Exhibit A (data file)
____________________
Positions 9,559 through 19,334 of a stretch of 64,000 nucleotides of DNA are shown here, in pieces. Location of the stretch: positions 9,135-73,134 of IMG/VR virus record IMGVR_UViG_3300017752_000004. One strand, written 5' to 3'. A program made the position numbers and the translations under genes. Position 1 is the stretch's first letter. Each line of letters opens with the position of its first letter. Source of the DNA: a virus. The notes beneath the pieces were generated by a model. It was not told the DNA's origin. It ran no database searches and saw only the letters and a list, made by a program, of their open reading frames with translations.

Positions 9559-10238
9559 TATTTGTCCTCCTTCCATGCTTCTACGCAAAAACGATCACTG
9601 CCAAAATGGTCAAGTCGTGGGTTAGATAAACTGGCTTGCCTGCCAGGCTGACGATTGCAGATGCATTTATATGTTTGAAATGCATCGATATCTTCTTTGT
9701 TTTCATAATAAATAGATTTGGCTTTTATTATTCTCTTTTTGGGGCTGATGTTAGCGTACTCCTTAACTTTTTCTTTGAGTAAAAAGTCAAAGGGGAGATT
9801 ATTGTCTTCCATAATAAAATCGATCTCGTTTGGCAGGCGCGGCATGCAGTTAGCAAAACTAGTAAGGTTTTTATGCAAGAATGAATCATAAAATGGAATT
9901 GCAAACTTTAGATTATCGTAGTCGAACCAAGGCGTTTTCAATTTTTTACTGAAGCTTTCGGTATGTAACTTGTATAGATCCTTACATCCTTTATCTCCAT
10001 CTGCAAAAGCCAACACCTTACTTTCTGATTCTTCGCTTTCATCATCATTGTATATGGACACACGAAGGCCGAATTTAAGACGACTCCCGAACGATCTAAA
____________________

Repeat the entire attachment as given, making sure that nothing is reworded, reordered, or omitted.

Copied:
Positions 9,559 through 19,334 of a stretch of 64,000 nucleotides of DNA are shown here, in pieces. Location of the stretch: positions 9,135-73,134 of IMG/VR virus record IMGVR_UViG_3300017752_000004. One strand, written 5' to 3'. A program made the position numbers and the translations under genes. Position 1 is the stretch's first letter. Each line of letters opens with the position of its first letter. Source of the DNA: a virus. The notes beneath the pieces were generated by a model. It was not told the DNA's origin. It ran no database searches and saw only the letters and a list, made by a program, of their open reading frames with translations.

Positions 9559-10238
9559 TATTTGTCCTCCTTCCATGCTTCTACGCAAAAACGATCACTG
9601 CCAAAATGGTCAAGTCGTGGGTTAGATAAACTGGCTTGCCTGCCAGGCTGACGATTGCAGATGCATTTATATGTTTGAAATGCATCGATATCTTCTTTGT
9701 TTTCATAATAAATAGATTTGGCTTTTATTATTCTCTTTTTGGGGCTGATGTTAGCGTACTCCTTAACTTTTTCTTTGAGTAAAAAGTCAAAGGGGAGATT
9801 ATTGTCTTCCATAATAAAATCGATCTCGTTTGGCAGGCGCGGCATGCAGTTAGCAAAACTAGTAAGGTTTTTATGCAAGAATGAATCATAAAATGGAATT
9901 GCAAACTTTAGATTATCGTAGTCGAACCAAGGCGTTTTCAATTTTTTACTGAAGCTTTCGGTATGTAACTTGTATAGATCCTTACATCCTTTATCTCCAT
10001 CTGCAAAAGCCAACACCTTACTTTCTGATTCTTCGCTTTCATCATCATTGTATATGGACACACGAAGGCCGAATTTAAGACGACTCCCGAACGATCTAAA